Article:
Customized biomedical informatics
- 654 Downloads
Genome Wide Analytics Studies with regard to structural variations is a key component in phenome association. Here we analyze a family trio of father, mother and children for scientific discovery purpose.
Structural variations, SVs, with size 1 base-pair to several 1000s of base-pairs with their precise breakpoints and single-nucleotide polymorphisms, SNPs, were determined for members of a family of four. The method involved optimal genome assembly and mapping to reference genome.
It is discovered that the mitochondrial DNA is less prone to SVs re-arrangements than SNPs and can possibly have paternal leakage of inheritance or high mutation in maternal inheritance. Sex determination of an individual is found to be strongly confirmed by means of calls of nucleotide bases of SVs to the Y chromosome.
mtDNA inheritance pattern proposes concerns for determining ancestry and divergence between races and species. These in silico techniques for analysis would become such a widespread application that a total transformation of the bio-and-medical industry would go through, as is currently with genome wide analytics and association studies. SVs would serve as fingerprint of an individual contributing to his traits and drug responses, more strongly than SNPs.
KeywordsBioinformatics High performance computing Medical informatics Inheritance
Copy number variations
Mitochondrial deoxyribonucleic acid
Single nucleotide variations
DNA is the blueprint of life, and has codified information of chemical reactions that are responsible to our emotions, to susceptibility to a disease, predisposition to a disease or characteristic traits such as height, voice tone with pitch, color of skin and hair and eyes and so on and so forth. At the same time these features can vary depending on external factors and the variation would be dependent on the feature itself and the external factor. These physical attributes are termed as ‘phenotypes’ and in biomedical relevant context it would be the ‘disease phenotypes’. It is not just the blueprint, or the corresponding genotype, that is the only responsible influencing agent for a certain phenotype to be expressed but many more external factors, consumption, exposure, ingestion, etc., have an impact for the onset of a phenotype. However, by and large, the information in the genotype phase does carry a substantial amount of weightage in terms of dictating the disease phenotype of an individual, and cannot be undermined. Thus, it becomes critical to obtain the DNA sequence and analyze them, for the eventual financial and non-financial impact the findings can be for the patient and other stakeholders in the genomics industry, apart from other curiosity such as ancestry and inheritance that the individual might be generally interested in.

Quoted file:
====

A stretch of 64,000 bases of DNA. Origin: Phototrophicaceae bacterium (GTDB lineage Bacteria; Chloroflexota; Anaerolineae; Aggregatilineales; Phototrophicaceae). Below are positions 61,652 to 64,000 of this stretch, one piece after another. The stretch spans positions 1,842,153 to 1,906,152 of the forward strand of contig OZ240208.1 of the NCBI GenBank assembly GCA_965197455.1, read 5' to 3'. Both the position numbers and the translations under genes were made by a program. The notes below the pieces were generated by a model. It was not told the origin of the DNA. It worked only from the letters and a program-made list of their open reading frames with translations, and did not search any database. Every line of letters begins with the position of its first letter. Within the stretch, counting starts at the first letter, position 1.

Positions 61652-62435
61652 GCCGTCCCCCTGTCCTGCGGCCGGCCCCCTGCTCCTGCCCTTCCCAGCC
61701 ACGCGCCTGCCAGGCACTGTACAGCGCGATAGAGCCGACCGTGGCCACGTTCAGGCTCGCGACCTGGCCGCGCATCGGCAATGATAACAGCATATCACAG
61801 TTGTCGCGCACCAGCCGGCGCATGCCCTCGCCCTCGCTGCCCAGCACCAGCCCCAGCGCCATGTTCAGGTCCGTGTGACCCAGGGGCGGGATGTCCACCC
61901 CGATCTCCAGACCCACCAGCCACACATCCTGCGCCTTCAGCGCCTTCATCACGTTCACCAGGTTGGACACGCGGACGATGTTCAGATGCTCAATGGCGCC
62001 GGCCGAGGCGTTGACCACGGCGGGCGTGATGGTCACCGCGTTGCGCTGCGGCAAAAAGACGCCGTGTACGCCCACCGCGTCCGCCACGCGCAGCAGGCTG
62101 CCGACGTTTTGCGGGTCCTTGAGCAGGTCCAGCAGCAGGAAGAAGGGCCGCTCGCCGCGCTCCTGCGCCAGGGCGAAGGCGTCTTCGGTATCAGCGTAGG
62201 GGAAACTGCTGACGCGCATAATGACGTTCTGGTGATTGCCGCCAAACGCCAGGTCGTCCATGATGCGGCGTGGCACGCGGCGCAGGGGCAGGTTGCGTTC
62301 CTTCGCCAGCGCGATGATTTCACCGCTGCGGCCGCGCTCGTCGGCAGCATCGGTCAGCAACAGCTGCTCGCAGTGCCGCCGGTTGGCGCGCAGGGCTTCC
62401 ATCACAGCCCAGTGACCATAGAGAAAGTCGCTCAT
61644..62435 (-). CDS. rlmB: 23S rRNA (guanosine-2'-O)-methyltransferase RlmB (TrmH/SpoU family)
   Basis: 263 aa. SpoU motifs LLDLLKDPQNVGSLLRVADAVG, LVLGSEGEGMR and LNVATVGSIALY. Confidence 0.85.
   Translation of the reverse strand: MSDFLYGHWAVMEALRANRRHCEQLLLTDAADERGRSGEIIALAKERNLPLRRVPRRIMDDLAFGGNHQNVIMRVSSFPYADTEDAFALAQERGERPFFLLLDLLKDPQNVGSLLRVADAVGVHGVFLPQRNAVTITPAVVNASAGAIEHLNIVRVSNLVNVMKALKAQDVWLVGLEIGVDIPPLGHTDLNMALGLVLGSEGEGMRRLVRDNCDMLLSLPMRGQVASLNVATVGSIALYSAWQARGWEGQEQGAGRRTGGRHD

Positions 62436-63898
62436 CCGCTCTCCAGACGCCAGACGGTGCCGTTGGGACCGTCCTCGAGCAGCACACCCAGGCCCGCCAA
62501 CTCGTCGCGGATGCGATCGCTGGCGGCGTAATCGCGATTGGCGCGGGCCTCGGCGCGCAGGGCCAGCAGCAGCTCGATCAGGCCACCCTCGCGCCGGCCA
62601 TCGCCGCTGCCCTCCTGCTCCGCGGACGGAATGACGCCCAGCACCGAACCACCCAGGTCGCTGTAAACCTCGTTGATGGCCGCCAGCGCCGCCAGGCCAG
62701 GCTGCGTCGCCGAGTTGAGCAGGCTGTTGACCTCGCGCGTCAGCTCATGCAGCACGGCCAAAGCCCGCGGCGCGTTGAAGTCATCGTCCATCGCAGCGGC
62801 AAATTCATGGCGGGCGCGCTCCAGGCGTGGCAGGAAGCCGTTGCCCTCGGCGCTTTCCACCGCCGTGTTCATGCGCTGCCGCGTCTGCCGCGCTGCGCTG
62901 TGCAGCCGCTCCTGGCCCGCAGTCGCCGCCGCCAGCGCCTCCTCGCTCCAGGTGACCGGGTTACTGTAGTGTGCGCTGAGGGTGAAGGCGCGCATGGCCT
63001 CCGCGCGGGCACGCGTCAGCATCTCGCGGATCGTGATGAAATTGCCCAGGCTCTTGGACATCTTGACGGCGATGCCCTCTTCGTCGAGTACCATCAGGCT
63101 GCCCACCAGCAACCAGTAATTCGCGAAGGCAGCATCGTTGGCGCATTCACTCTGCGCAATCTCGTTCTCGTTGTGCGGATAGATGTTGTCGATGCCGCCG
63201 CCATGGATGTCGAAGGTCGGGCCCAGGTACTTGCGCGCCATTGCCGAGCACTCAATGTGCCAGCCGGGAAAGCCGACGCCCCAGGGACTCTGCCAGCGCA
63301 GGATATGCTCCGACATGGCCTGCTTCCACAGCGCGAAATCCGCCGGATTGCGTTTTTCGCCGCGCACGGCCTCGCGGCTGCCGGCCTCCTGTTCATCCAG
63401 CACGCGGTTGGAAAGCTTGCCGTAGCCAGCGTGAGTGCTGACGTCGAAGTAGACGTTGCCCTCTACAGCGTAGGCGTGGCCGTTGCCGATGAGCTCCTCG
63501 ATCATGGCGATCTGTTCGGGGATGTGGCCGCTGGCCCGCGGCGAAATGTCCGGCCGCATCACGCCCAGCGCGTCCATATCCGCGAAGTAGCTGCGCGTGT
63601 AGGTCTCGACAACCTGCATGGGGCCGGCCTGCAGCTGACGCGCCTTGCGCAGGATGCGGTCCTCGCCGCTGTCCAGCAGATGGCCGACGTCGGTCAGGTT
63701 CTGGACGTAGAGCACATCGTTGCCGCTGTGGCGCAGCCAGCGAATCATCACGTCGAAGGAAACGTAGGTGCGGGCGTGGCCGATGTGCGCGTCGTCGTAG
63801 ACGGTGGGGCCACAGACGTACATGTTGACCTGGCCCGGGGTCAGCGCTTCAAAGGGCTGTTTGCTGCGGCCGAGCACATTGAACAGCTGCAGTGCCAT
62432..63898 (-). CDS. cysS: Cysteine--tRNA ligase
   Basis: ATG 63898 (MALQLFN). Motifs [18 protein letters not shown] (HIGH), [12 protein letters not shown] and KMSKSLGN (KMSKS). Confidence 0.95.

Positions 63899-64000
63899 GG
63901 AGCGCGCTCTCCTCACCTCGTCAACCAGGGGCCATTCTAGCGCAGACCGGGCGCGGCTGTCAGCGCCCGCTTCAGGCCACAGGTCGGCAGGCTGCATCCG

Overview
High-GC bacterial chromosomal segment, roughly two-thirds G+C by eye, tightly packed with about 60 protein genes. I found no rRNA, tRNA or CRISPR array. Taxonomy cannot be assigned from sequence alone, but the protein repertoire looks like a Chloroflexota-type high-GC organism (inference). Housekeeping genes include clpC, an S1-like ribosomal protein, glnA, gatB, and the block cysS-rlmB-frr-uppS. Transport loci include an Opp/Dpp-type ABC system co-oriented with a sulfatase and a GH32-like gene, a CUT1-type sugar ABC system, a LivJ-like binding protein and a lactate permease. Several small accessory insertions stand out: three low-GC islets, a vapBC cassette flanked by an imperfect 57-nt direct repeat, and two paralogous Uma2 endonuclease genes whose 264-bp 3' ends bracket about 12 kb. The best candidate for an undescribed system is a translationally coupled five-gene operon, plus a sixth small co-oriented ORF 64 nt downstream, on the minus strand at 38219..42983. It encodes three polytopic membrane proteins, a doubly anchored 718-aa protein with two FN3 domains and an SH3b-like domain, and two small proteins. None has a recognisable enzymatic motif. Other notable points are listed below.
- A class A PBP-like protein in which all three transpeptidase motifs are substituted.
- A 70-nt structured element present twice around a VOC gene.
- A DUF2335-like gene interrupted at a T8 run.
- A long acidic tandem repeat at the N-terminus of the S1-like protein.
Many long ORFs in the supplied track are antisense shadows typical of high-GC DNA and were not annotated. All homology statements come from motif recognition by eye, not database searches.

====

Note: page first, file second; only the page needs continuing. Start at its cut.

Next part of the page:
Sequencing is hard, but interpretation of ‘big data’ can be much tougher. Technology and thereby machinery has been advancing rapidly and the cost of associated with it is reducing at a significant pace in the area of sequencing DNA. We once had the standard Sanger sequencing technology about a decade ago, which was used to complete the draft of first human genome sequence. Over the years, the technology advanced to introduce paired end sequences where the sequence can be determined at either end of a fragment and the insert size in between the ends can be roughly known apriori. Though the accuracy of this sequence or the base quality is not always reliable, significant lower cost of this technology can allow multiple sequencing of the region of interest which is also known as sequencing coverage, so as to then take the consensus at a region of interest to determine the sequence. Usually a higher average coverage is preferred, and given the various software tools we have for analysis or assembly, typically the coverage should be above 12× for reasonable reliability. The high false discovery rate of structural variation algorithms even in deeply sequenced individual genomes of the order of 30× average coverage [1, 2] suggests that for lower coverage the problem will be even more to get rid of false positives. Nevertheless, the results with coverage as less as 3-5× also could have a lot of meaningful findings, and could be deployed for several genomes analysis which would make sense on a population wide scale at relatively less cost, such as in the 1000 genomes project.
As an example, if the approximate size of human genome is 3 billion nucleotides, size of the reads is 100 nucleotides, and the total number of reads generated in one run of the sequencer is 0.5 billion nucleotides, then the average coverage is (0.5 billion * 100) / 3 billion, or roughly 17×.